What Does the Arms Race for Generative AI Mean for Security?

The growing focus and availability of generative AI, such as ChatGPT, present new challenges to cybersecurity teams, foreshadowing an era of machine versus machine threats and defenses.

Max Heinemeyer, Chief Product Officer, Darktrace

March 21, 2023

4 Min Read
cyberattack in red digital letters on screen
Skorzewiak via Alamy Stock

Imagine this scenario: You receive an email from your CEO asking you to send some information. It’s written in her exact tone of voice and exact language she typically uses. She even references her dog in a joke. It’s precise, accurate, and utterly convincing. The catch? It was crafted by generative artificial intelligence, using nothing but some basic information that a cyber-criminal fed to it from social media profiles.

The emergence of ChatGPT has catapulted AI into the mainstream consciousness, and with it, real concerns about its implications for cyber defense. Within weeks of its launch, researchers were able to demonstrate ChatGPT’s ability to write phishing emails, craft malware code, and explain how to embed malware into documents.

Adding further fuel to the flame, ChatGPT isn’t the first chatbot to hit the market, nor the last. Recently, we’ve seen Google and Baidu throw their hats into the ring. So, as the tech giants clamor to create the best generative AI, what will it mean for future cyber defense?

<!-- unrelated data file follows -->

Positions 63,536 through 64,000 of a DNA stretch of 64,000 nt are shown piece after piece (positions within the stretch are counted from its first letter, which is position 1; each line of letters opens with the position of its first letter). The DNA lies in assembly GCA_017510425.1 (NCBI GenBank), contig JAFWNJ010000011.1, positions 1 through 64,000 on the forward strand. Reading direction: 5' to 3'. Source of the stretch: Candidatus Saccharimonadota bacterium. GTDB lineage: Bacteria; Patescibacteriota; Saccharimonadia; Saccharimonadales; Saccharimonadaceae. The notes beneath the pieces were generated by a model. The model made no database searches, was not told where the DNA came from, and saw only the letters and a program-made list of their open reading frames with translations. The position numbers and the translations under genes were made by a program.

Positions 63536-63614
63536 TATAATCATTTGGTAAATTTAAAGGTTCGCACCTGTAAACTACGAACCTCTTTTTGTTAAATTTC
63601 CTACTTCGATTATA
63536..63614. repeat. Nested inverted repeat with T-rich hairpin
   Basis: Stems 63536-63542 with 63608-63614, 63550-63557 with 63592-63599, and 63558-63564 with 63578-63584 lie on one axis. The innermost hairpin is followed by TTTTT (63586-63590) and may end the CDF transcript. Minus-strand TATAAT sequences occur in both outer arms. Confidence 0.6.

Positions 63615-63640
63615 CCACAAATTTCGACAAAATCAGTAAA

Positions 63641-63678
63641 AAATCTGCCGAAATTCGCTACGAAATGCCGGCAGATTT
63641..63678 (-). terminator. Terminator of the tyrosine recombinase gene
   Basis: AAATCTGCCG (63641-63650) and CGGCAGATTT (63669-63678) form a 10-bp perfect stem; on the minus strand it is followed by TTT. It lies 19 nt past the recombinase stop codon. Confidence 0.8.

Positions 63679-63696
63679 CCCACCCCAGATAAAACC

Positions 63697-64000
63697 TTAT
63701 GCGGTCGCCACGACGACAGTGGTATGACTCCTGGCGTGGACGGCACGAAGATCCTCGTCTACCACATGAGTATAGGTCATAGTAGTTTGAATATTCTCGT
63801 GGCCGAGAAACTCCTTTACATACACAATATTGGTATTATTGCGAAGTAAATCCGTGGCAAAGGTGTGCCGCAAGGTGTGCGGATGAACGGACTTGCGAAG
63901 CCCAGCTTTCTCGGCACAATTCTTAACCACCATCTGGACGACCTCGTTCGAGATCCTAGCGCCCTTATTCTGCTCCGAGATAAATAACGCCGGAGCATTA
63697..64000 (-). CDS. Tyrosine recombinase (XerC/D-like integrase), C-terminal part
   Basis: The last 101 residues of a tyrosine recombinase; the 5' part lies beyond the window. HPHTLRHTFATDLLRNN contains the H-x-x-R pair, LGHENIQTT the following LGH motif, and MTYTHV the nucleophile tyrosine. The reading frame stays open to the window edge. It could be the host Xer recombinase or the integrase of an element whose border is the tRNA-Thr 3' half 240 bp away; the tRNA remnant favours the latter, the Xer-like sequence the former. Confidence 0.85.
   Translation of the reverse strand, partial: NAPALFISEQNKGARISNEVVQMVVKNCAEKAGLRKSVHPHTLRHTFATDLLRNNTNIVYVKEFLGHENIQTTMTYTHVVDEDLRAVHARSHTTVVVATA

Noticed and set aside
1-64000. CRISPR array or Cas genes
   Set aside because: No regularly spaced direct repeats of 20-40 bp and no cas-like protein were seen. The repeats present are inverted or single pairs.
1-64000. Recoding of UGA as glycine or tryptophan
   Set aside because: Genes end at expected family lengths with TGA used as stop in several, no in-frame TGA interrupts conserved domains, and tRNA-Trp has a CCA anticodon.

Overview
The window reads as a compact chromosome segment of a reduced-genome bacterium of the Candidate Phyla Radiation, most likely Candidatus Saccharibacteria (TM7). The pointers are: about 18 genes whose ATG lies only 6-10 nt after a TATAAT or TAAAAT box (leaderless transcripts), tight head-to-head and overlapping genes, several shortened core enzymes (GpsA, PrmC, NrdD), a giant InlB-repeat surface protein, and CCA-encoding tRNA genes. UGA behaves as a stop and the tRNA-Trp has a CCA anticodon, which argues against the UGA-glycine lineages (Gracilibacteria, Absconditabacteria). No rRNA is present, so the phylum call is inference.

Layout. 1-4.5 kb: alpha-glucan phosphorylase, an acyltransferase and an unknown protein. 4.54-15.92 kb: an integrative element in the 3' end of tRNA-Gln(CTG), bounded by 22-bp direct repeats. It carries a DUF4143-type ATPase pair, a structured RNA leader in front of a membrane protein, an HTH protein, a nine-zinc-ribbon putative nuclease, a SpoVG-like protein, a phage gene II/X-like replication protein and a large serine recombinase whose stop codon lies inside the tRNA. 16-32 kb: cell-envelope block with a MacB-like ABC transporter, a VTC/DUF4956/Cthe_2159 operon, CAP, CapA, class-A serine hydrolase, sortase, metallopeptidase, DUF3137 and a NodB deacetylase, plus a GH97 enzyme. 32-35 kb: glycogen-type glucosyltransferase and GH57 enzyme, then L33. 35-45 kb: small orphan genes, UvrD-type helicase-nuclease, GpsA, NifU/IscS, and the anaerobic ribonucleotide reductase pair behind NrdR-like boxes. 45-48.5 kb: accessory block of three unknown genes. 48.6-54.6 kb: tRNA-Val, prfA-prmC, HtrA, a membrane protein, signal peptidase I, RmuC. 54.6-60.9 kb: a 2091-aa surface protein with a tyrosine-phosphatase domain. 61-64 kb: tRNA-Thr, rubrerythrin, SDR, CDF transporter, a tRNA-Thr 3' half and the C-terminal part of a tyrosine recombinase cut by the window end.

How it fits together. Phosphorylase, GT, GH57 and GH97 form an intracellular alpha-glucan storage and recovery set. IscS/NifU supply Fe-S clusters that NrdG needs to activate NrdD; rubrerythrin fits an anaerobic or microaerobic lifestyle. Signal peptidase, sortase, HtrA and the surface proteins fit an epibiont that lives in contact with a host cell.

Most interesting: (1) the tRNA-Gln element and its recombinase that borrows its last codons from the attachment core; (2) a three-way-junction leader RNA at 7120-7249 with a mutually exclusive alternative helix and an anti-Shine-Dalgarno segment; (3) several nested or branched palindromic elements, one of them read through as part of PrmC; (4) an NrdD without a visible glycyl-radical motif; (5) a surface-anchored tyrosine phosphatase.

The Barrier to Entry Likely Hasn’t Been Lowered yet

One of the first debates raised by ChatGPT was that of cyber security. Could cyber-criminals use ChatGPT or other generative AI to better their attack campaigns? Could it lower the barrier to entry for would-be threat actors?

ChatGPT is a powerful tool, and its broad-ranging potential use cases can help existing users become more efficient, aggregate knowledge, and automate lower-level tasks in a world marked by rapid digital transformation.

That said, generative AI isn’t yet a silver bullet that solves everything. It has its limitations. For starters, it only knows what it has been trained on and requires ongoing training. And, as we’ve seen, the very data it has been trained on has also been called into question. Already, universities and news outlets are reporting concerns about the potential for AI-assisted plagiarism and the spread of misinformation. As a result, humans often need to verify its output. Sometimes it’s hard to tell if ChatGPT made up the content or if its output is based on reliable information.

The same applies to any application of generative AI to cyber-threats. If a criminal wants to write malware, they still need to guide ChatGPT through creating it, and then double check the malware even works. A would-be threat actor would need quite a bit of knowledge on attack campaigns to use it effectively. That means the barrier to entry hasn’t been significantly lowered just yet when it comes to the crafting of attacks, although of course some nuances still exist -- for example in creating credible phishing emails.

Generative AI-Powered Attacks Mean Quality Over Quantity

At our company, we wondered if there was merit to concerns that ChatGPT might cause an increase in the number of cyber-attacks targeting businesses. So, we did our own research across our customer base. What we found tells a slightly different story.

While the number of email-based attacks has largely remained the same since ChatGPT’s release. The number of phishing emails that try to trick the victim into clicking a malicious link has actually declined from 22% to 14%. However, the average linguistic complexity of the phishing emails has jumped by 17%.